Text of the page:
LONDON The political upheaval in Tunisia has dealt a heavy blow to planned stock and bond listings in the country and also has the potential to send rising portfolio flows across North Africa and the Gulf into reverse.
Repercussions from the violent protests that unseated the regime of President Zine-al-Abidine Ben Ali on Friday are being felt from Jordan to Morocco, with stock and currency markets falling and debt insurance costs surging across the region.
The first and biggest hit has of course been on Tunisia.
While the unseating of Ben Ali, who ruled Tunisia with an iron fist for more than two decades, is widely seen as a positive, the chaos has sent Tunisian stocks plunging 15 percent and the cost of insuring exposure to Tunisian debt has almost doubled since the start of the year.
"It will impact people's short-term investment strategies but from a long-term perspective what can come out of this can only be an improvement on what they had before," said Daniel Broby, chief investment officer at Silk Invest.
Tunisia started the process of appointing a new government on Monday but Broby, who is underweight Tunisia, said investors would need real political clarity before venturing in again.
Barclays forecast the immediate economic cost, falling tourism receipts and direct investment flows, would cut 2011 growth to 4 percent from 5 percent.
The Tunisian stock market is tiny, comprising just 0.7 percent of the MSCI frontiers index and with a market capitalisation of just 6 billion pounds -- a tenth of that of Egypt or Morocco.
But with a steadily growing economy and reasonably profitable companies -- including those that provide rare exposure to Algeria and Libya -- the bourse had been luring a steady trickle of fund inflows, with about 25 percent of the free float estimated to be in the hands of foreigners.
However, initial public offerings that were set to add liquidity and raise Tunisia's investment profile, are now almost certain to be delayed. State-run Tunisie Telecom, which had hoped to become the first Tunisian company to list in Europe via a listing in Paris, appears to have become the crisis' first victim.
The company was due to start meetings with European investors over the next week, but market participants were doubtful those would now go ahead.
"The advisors to the IPO will in our opinion have to err on the side of caution and delay to the second quarter or beyond," said Broby.
Arranging bank Credit Suisse declined to comment.
A few other companies were also expected to list in Tunisia this year following the stock market's 20 percent rally in 2010 and valuations that are above average for emerging markets.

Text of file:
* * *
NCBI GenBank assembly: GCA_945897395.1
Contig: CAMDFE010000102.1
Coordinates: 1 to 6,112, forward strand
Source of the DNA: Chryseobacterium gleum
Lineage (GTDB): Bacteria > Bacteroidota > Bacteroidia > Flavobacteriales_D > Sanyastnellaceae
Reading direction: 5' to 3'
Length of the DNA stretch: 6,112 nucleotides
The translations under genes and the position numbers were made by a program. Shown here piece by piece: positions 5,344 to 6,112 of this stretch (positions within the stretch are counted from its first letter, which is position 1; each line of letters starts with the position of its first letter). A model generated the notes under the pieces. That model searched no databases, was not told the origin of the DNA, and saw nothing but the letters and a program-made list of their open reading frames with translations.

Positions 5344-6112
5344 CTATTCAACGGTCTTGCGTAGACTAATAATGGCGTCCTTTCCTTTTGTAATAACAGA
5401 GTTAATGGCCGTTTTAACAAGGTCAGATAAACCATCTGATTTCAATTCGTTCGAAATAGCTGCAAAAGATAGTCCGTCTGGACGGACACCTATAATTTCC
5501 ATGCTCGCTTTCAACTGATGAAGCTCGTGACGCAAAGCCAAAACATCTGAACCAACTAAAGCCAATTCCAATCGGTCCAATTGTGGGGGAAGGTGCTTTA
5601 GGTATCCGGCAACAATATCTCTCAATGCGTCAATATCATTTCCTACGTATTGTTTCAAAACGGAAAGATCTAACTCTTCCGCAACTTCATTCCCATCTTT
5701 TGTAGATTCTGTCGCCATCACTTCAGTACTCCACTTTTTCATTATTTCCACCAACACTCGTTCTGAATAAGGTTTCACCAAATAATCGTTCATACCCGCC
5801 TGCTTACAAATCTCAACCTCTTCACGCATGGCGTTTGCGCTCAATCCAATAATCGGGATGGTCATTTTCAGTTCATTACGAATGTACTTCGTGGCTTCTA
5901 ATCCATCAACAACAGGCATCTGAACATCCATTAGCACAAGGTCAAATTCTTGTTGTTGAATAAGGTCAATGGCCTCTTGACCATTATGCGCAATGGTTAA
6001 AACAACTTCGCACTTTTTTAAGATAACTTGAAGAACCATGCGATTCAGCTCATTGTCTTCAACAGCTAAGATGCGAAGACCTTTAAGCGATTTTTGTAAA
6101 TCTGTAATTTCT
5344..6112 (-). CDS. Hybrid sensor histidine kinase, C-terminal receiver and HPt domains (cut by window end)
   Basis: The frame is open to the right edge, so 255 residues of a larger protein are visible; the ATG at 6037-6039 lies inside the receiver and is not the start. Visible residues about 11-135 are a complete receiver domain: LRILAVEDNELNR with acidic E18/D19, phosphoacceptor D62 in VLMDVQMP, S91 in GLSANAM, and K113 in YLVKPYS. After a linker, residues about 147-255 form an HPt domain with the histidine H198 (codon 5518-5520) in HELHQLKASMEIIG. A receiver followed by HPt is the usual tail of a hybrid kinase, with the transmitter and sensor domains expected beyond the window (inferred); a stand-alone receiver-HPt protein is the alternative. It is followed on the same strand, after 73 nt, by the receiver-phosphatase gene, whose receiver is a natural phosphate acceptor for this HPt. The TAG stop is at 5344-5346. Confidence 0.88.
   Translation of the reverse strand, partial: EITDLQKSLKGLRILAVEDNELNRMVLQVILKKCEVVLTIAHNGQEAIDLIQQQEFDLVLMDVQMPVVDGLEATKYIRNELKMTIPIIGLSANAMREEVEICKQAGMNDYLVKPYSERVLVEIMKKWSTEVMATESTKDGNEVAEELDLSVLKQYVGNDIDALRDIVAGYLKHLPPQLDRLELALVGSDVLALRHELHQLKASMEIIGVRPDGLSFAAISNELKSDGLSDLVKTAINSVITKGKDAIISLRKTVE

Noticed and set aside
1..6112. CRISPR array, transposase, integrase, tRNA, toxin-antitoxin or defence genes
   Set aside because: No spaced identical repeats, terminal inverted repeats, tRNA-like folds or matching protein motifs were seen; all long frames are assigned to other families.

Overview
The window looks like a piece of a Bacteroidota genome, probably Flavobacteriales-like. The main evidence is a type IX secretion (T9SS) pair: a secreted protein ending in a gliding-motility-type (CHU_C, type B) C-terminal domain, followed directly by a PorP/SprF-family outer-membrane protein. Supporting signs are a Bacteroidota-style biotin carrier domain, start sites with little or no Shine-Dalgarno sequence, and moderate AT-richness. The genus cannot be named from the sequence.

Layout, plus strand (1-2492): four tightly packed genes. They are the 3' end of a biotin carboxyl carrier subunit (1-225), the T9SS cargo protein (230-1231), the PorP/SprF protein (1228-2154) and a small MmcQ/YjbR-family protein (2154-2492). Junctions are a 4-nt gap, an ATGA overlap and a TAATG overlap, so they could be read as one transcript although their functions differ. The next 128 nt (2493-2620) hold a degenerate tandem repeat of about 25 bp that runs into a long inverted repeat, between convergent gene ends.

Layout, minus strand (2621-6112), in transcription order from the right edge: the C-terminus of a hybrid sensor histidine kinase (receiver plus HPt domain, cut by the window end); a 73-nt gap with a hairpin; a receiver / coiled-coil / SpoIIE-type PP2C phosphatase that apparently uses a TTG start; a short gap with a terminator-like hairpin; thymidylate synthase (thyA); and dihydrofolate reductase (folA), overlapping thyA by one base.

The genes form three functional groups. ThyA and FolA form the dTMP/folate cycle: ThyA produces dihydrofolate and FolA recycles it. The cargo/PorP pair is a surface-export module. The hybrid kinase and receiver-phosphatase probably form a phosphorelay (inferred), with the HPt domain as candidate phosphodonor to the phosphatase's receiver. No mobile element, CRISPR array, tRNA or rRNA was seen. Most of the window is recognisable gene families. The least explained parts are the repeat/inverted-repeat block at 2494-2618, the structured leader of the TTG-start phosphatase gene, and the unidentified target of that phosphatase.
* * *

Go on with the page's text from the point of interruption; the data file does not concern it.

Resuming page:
Another likely casualty is Tunisia's first Eurobond in two years, which was planned for early 2011, part of Tunis' plans to borrow 1.7 billion pounds in total this year.
But with the risk of credit ratings downgrades, there is little chance the issue can go ahead before the political situation stabilises and debt insurance costs return to normal.
"Clearly, the government will have to revisit those plans," said Richard Segal, director of emerging markets at Knight Capital.
Foreigners smarting from losses on Tunisia are also becoming wary that similar events to those of recent days could unfold across neighbouring countries, with the potential to hurt their much larger allocations in other North African and Gulf states.
The Middle East and North Africa (MENA) region has become popular with portfolio investors in recent years despite thin liquidity and restrictions on foreigners in many countries.
"This does make a difference in Tunisia and makes you wary of the rest of North Africa, especially where you have one leader in place for a long time," said Oliver Bell, senior investment manager at Pictet. "People are going to be wary of allocating more capital."
Tunisia's economic and demographic challenges are not unique in MENA where population growth is outpacing economic growth everywhere and average youth unemployment is almost 30 percent. That compares to 16-17 percent youth unemployment rates in Latin America and eastern Europe, World Bank data shows.
"The risk of a spillover of Tunisia's crisis to the rest of MENA is not negligible in our view," Barclays analysts said in a note, advising caution on Egypt and Jordan in particular.
BNP Paribas suggested taking a negative view on North Africa via a short Egyptian pound position on a three-month non-deliverable forward basis, betting the pound will depreciate nearly 5 percent to 6.10 per dollar.
Bell sold out of his Tunisian holdings shortly before the new year and, more significantly, he is also underweight regional giant Egypt which has generally been a favourite with investors but faces elections later this year.
Egyptian President Hosni Mubarak, 82, has been in power for almost 30 years and is widely expected to stand again in a September election. Fears of spreading unrest pushed Egypt's currency to six-year lows against the dollar on Monday while stocks fell 2.4 percent, their biggest daily loss in seven months.
"If alarm bells start ringing in Egypt, there's potential for quite a lot of money to come out," Bell said.
(Additional reporting by Isabel Coles in London; editing by Susan Fenton)
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